Billboard Touring Conference: The Craziest Stories From Life on the Road With Rock Legends

Michael Seto
Ray Waddell (Billboard), Ron Delsener (Chairman – Music NY, Live Nation), Alex Hodges (CEO, Nederlander Concerts), Doc McGhee (CEO, McGhee Entertainment Inc.), Louis Messina (President/CEO, Messina Touring Group) and Danny Zelisko (President, Danny Zelisko Presents) on the “Still Crazy After All These Years” panel at the Billboard Touring and Conference Awards on Nov. 19, 2015 at The Roosevelt Hotel in New York City.

"Ozzy is the craziest guy I've known in all my years," Doc McGhee says during panel.

"But, that was Ozzy."

That was the phrase that rung out several times as Billboard's Executive Director of Content & Programming for Touring & Live Entertainment Ray Waddell held court while some of the veterans of the live music industry spilled their war stories from life on the road. Stories on Ozzy Osbourne, Guns N Roses and Motley Crue dominated amidst tales of trashed hotel rooms, run-ins with the cops and the odd stick up or two that have gone down over the years.

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Taking part in the discussion were Ron Delsener, Chairman of Live Nation Music NY; Alex Hodges, CEO of promoter Nederlander Concerts; Doc McGhee, CEO of McGhee Entertainment Inc.; Louis Messina, President/CEO of Messina Touring Group; and Danny Zelisko, President of Danny Zelisko Presents.

As the panel kicked off, it seemed like everyone wanted to talk about the Black Sabbath singer. "Ozzy is the craziest guy I've known in all my years," said McGhee before recalling a time when the legendary rocker donned a green chiffon dress -- without anything underneath -- and ran onto the stage with everything hanging out to yell, "I'm fucking crazy!" as the police turned on the house lights and ended the show, which McGhee deemed a "milder story." Delsener remembered driving Ozzy back to New York after a performance in New Jersey only to have to pull over in the Lincoln Tunnel -- no small feat -- just to have the singer relieve himself all over Delsener's new Porsche. And Messina shared an anecdote that included Ozzy and his wife/manager Sharon, a Hanson concert and 20 tables of room service food while dogs ran around the suite.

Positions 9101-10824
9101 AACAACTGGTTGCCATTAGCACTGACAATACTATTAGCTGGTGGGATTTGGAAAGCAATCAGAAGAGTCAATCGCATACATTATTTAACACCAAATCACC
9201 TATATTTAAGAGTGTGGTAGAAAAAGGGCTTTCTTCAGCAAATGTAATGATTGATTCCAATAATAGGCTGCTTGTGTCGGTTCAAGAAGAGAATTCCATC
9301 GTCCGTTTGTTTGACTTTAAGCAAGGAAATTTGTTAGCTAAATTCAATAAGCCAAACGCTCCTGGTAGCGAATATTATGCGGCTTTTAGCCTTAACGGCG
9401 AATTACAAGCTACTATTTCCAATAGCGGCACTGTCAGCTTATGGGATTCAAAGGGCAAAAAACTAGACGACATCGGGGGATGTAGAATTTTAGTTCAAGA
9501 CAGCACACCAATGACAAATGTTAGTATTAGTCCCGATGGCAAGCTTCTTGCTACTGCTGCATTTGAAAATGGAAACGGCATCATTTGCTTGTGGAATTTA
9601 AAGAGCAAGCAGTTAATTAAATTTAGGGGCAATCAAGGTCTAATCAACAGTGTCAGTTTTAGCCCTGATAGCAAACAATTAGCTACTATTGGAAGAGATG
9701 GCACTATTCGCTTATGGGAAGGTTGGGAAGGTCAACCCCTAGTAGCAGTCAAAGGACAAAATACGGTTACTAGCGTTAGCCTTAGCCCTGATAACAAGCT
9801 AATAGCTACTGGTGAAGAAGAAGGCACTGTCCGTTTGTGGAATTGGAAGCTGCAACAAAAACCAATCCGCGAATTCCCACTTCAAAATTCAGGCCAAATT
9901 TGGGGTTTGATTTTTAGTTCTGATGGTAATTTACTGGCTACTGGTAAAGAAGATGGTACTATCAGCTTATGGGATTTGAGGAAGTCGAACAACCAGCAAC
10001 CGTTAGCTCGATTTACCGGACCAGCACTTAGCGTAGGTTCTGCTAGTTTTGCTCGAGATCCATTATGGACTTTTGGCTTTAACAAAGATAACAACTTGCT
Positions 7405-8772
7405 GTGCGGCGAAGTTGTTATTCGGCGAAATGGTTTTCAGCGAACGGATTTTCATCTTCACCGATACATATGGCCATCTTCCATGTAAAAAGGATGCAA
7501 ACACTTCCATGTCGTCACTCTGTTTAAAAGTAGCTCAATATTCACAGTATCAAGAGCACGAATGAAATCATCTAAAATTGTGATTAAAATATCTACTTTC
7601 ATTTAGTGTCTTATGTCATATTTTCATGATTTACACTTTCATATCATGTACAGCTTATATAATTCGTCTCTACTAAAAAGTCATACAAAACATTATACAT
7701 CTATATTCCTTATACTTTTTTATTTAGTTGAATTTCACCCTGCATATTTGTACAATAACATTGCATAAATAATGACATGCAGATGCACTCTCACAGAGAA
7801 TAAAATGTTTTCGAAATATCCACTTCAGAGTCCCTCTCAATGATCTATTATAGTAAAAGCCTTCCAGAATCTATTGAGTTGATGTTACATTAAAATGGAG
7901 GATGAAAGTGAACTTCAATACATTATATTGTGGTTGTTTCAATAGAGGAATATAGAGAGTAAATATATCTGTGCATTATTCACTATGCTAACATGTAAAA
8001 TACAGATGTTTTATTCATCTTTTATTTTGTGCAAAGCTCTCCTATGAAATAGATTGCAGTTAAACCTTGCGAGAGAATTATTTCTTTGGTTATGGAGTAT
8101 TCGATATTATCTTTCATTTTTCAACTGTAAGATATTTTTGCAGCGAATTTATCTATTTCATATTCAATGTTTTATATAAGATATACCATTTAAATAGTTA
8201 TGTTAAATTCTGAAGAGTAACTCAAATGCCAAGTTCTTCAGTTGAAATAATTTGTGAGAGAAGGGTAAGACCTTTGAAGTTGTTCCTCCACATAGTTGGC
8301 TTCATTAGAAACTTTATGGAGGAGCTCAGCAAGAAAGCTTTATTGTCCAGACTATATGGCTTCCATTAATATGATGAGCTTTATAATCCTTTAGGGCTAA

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Along the way, Hodges spoke about driving Otis Redding to a show in Birmingham, Ala. and driving back to Macon, Ga., only to find out the next day that Redding was paid, signed the receipt for the show and then was held up at gunpoint for half the amount he'd just been paid (Redding started bring a security guard with him after that). Zelisko told of booking Journey's first-ever show outside of California, paying them $500 to open for the Mahavishnu Orchestra, a bizarre decision that "cost me Journey for 20 years." McGhee told of a particular night when Axl Rose jumped off the stage during Guns N Roses' Appetite For Destruction era and punched a cop in the face; after convincing the cop to let Rose finish the show to avoid a riot, Rose told the cop to "f--- off" as the rest of the band played the Rolling Stones' "Honky Tonk Woman" on repeat since it was one of the only songs the drum tech could sing.

The panel also spoke about what's been keeping them in the game after such a long time putting in grueling hours and dealing with the various idiosyncrasies of artists over the years. "I think that's the key, is making a commitment to a band or artist," Messina said. "Without the artist, we don't have a job. It's every day fulfilling the commitment you made to them. That to me, is the secret to my longevity."

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Of course, it's hard to count out the Prince of Darkness when it comes to entertainment, as McGhee noted when relaying a story of being sprayed by a firehose backstage one night. "But, that was Ozzy. As he said, every show he ever did, 'Let's go crazy.' And he did."


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